Tanya Plibersek with her husband Michael, daughter Anna and son Joe.

Tanya Plibersek with her husband Michael, daughter Anna and son Joe.

Hon Tanya Plibersek MP
Federal Minister for Housing
Federal Minister for the Status of Women

After being elected to Federal Parliament as the Member for Sydney in 1998 Tanya became a shadow minister in 2004 where she was responsible for a wide variety of issues including childcare, work and family, community, women, youth, human services and housing.

I’ve always accepted that most things that are worth doing have some difficulties attached.  

Following the election of the Rudd Government in 2007, Tanya Plibersek was appointed the Minister for Housing and the Minister for the Status of Women.

Tanya grew up in the southern suburbs of Sydney, the youngest of three children after her parents emigrated from Slovenia in the 1950s. She spoke to Essential Baby about managing a high profile and demanding role alongside the demands of family life.

Tanya, how many children do you have? What age and sex are they?
I have a daughter Anna, who is 8 and a son Joseph who is 4.

What has surprised you the most about becoming a mother?
How much I enjoy it! It surprises me that I enjoy doing all the simple stuff as much as I do.

Lying in bed having a cuddle this morning, I was struck by the fact that there was no place I would rather be.

Do you miss anything about your life prior to having children?
Impulsiveness!

How has your relationship with your partner changed since becoming parents?
It's deeper and stronger. He's a great father, and it makes me love him more to see the way he cares for our children.

How do you organise 'the juggle' on daily basis - do you have help?
I have heaps of help.

I have a husband who does well and truly his fair share and obviously we have formal childcare - we'e had the same carer since my son was 4 months old. My parents also help a lot.

What do you think about 'me time'? Is it possible - and do you practice it regularly?
I don't really want much 'me' time. I am away from home a lot for work, and I use that time to work hard but also to exercise, read, talk to friends and so on.

When I'm in Sydney I want to spend every single minute I'm not working with my kids. If I exercise, it's with them; if I go to the supermarket, we go together.

What do you find 'drops through the cracks'?
Exercise and grooming. I should do better at both.

Most mothers are given plenty of 'helpful tips'. What has been your favourite 'well meaning' piece of advice?
Every time there is a health scare - like whooping cough for example - my Dad rings to check the kids have been immunised. He's worried about all sorts of exotic diseases. He reminds me to worry about things I would never have thought to worry about myself.

You have an incredibly busy and high profile role within Federal Government. How do you manage running the demands and hours of your work commitments as well as being a mother?
I just muddle through like every one else. Perhaps I plan ahead a little more strictly and nothing happens if it's not in the diary.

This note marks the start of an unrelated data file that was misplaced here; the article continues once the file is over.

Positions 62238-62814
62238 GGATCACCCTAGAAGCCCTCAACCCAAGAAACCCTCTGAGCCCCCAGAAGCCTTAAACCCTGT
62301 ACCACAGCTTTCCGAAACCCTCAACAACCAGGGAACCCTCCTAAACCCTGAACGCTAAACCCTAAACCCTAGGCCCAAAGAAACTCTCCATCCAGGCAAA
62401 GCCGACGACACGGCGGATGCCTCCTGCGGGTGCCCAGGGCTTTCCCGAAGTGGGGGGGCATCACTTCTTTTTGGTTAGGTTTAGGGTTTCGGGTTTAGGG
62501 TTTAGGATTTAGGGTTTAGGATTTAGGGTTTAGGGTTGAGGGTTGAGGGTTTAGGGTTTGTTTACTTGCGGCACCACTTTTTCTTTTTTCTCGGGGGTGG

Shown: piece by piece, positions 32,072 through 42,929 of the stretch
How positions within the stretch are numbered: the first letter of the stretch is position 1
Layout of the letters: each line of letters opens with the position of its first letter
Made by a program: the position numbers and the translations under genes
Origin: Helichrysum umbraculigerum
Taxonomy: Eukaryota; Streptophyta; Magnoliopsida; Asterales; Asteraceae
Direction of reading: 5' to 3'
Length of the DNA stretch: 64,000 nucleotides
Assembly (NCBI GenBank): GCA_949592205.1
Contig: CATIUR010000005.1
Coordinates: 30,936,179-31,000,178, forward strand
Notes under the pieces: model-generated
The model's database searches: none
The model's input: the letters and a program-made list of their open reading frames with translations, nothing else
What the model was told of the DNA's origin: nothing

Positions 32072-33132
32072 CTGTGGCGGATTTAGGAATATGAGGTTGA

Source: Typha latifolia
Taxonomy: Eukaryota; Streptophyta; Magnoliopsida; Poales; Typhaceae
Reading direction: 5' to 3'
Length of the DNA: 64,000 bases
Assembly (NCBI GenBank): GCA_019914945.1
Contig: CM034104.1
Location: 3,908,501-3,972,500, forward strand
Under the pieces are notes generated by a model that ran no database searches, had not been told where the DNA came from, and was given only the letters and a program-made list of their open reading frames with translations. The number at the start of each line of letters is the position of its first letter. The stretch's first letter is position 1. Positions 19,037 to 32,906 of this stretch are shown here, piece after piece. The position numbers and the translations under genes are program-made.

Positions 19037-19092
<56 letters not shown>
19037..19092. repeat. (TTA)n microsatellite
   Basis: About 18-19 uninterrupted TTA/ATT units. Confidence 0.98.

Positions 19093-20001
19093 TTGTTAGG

You work in a high pressure environment. How conducive is the political world to motherhood?
Balancing my work and motherhood hasn't always been easy, but it's been worth it.

I've always accepted that most things that are worth doing have some difficulties attached.

If ever I feel momentarily sorry for myself because I'm away from home, I think of armed service personnel who have to leave their kids for weeks or even months at a time.

As a mother, where do you find your influences?
Like most mothers, my own mum is my greatest influence.

My mum had a difficult childhood: she lost her mum when she was only 4; she had a fairytale wicked step mother and she got kicked out of home in her early teens.

Despite all that, she is loving and gentle, great fun and very imaginative, so all kids love her - especially mine.

Have there been times when you've considered giving up your work to become a full time mum?
Usually when I have to leave home on a Sunday night to travel interstate for a Monday morning meeting.

What milestones are happening with your children this year?
Anna is learning piano and loving it; Joe has been invited to his first pre-school friend's birthday party!

What things do you most enjoy in your work?
The Australian Government is making significant inroads into homelessness, housing some of the most vulnerable people in Australia through our work on the Homelessness White Paper and our $6.4 billion investment in social housing.

I love hearing about people who were homeless whose lives are turning around because they've got the help they need.

What kind of Australia do you hope for in regards to the future of your children?
I want them to live in a country that's safe; where they won't ever experience violence; where they'll get a helping hand if they need it and will be able to help others if they can.

I want a country that has protected its beautiful environment and maintained its easy-going ethos.

What is one thing you want to pass onto your children?
Optimism!

Tanya, finally a question all mums must face - what are you feeding your children for dinner tonight?
Their Dad is feeding them tonight. I'm stuck in Canberra on a Friday night because the Senate won't pass our Industrial Relations bills...